Some people have suggested that when the House of Lords becomes our Supreme Court in just over a year, it should abandon the practice of judges giving individual judgments, sometimes disagreeing with each other, which means lawyers have to work out exactly who’s won, and on what points. The suggestion is that the new court should adopt a single, agreed judgment, like the European Court of Justice does. There is a reformist, liberal trend in legal thinking in this country that seems always to think what’s done on the continent is better; it’s not always based on any actual knowledge or experience of the rest of Europe. As it happens, reformists elsewhere often hold up the British model as the ideal – only a few weeks ago I read a letter in the Austrian press from a lawyer arguing that their constitutional court judges should give individual judgments, as they do in England and the US.

If you need to be warned about the dangers of judgment written by committee, look at yesterday’s Lords judgment in O’Byrne v Aventis.

A child suffered brain damage and through his mother is suing the firm who made the vaccine they think is responsible, under legislation giving effect to the Product Liability Directive. But due to a simple mistake, initially the claim was made, in 2000, against the UK subsidiary Aventis Pasteur Ltd., which technically was only the UK distributor; the actual manufacturer was Aventis Pasteur SA, the French parent company. No problem there – the Civil Procedure Rules permit substitution of a new defendant where there’s been a simple mistake like that. Except that Aventis objected, arguing that the Directive precludes this. Article 11 provides a long-stop limitation period: after a product has been marketed for ten years, the manufacturer is safe from action except from those who’ve already commenced proceedings against them. So, Aventis argues, since O’Byrne only commenced against the distributor, and the ten years have now expired… article 11 bars the claim.

So, the court made a reference to the European Court asking in effect whether the Directive permits correction of a mistake like this. The ECJ gave its judgment over two years ago – the only problem being that it’s difficult to tell what answer it gave. It’s for the UK to determine whether one party can be substituted for another, it said; but it also said the Directive lays down an exhaustive list of who is to be regarded as the manufacturer, and national courts must have due regard to the scope of the Directive. It’s an opaque, unhelpful and self-contradictory ruling, showing what can happen when a judgment is cobbled together in negotiations rather than being the product of one mind.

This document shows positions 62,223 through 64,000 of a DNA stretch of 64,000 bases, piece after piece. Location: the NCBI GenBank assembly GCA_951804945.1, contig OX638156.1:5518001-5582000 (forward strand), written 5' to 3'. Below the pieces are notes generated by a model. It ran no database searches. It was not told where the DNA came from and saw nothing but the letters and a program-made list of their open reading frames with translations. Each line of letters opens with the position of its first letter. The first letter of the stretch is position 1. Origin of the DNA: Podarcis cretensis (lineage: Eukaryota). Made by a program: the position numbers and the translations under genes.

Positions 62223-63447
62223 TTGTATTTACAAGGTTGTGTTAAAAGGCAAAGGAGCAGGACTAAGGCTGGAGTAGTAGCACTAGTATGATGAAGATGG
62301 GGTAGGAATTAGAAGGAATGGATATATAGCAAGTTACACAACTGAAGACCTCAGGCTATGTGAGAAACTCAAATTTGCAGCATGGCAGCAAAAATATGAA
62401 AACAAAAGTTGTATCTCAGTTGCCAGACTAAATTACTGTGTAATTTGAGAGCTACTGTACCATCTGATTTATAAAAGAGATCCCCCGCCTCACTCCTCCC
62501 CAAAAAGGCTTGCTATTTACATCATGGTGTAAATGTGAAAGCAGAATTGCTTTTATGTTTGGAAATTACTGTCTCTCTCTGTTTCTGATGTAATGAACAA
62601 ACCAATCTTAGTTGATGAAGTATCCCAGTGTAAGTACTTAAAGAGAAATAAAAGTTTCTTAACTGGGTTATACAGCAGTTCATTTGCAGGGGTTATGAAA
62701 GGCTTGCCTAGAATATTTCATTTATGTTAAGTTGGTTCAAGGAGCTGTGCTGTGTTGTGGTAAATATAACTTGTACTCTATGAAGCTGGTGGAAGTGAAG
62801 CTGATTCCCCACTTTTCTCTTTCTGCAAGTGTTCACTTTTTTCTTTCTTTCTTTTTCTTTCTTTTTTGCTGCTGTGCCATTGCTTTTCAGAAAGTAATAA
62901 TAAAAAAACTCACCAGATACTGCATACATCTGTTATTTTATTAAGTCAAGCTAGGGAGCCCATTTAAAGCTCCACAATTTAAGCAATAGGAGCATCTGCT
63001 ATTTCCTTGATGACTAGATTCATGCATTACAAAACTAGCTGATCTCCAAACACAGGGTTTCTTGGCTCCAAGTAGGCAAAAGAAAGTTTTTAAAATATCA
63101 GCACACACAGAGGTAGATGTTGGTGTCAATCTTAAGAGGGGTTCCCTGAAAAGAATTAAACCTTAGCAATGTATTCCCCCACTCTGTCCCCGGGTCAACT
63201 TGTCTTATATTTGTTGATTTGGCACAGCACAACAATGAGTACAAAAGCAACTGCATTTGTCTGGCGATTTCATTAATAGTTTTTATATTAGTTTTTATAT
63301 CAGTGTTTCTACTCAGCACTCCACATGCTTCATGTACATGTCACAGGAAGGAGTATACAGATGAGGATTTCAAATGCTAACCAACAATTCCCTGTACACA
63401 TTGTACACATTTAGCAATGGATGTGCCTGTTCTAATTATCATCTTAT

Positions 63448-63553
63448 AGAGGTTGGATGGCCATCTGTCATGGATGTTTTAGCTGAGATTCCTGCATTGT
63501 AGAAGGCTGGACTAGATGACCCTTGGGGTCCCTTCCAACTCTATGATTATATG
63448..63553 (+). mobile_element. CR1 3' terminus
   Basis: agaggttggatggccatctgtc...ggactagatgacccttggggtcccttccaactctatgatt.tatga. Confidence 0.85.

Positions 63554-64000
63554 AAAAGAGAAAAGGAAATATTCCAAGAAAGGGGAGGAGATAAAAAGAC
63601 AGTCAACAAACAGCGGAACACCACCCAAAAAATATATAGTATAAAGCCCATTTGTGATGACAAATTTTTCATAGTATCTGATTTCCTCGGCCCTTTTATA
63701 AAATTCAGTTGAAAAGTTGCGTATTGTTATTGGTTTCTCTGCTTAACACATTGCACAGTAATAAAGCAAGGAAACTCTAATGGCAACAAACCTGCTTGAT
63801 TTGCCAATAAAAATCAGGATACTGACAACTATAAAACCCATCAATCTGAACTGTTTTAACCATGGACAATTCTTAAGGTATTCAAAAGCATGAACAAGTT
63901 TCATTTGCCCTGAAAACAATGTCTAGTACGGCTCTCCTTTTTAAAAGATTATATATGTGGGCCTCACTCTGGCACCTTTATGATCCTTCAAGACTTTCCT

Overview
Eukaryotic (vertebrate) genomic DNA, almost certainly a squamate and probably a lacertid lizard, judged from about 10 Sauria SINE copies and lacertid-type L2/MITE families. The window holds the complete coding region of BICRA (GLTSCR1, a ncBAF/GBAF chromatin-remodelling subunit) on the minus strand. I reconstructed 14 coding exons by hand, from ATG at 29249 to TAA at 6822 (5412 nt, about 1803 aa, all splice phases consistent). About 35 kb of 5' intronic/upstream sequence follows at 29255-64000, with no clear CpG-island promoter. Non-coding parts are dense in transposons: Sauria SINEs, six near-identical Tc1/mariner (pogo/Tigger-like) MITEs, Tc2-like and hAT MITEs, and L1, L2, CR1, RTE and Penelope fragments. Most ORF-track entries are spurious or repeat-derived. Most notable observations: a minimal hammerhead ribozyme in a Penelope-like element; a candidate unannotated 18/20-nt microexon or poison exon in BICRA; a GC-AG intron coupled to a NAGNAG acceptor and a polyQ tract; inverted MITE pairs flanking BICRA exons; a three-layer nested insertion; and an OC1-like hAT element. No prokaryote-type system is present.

The Lords have found themselves unable to give effect to the ECJ’s judgment because they don’t know what it means. They’ve therefore referred the questions again to the ECJ for clarification. So another few years will be added to the length of this litigation, and the family will be forced to live with this for so much longer than necessary. What an indictment of the Dickensian state of law today.

Apart from the shameful role of the ECJ in this, I also wonder what our courts have been up to in referring this, to be honest. In my view, purposive interpretation of the Directive – which plainly aims at consumer protection and striking a fair balance of risk between consumer and producer, and which also clearly aims at freeing claimants from choosing between potentially liable defendants – cannot result in a reading that precludes substitution. I find it difficult to see how any court could think otherwise or need to ask the ECJ. But the machine rolls on.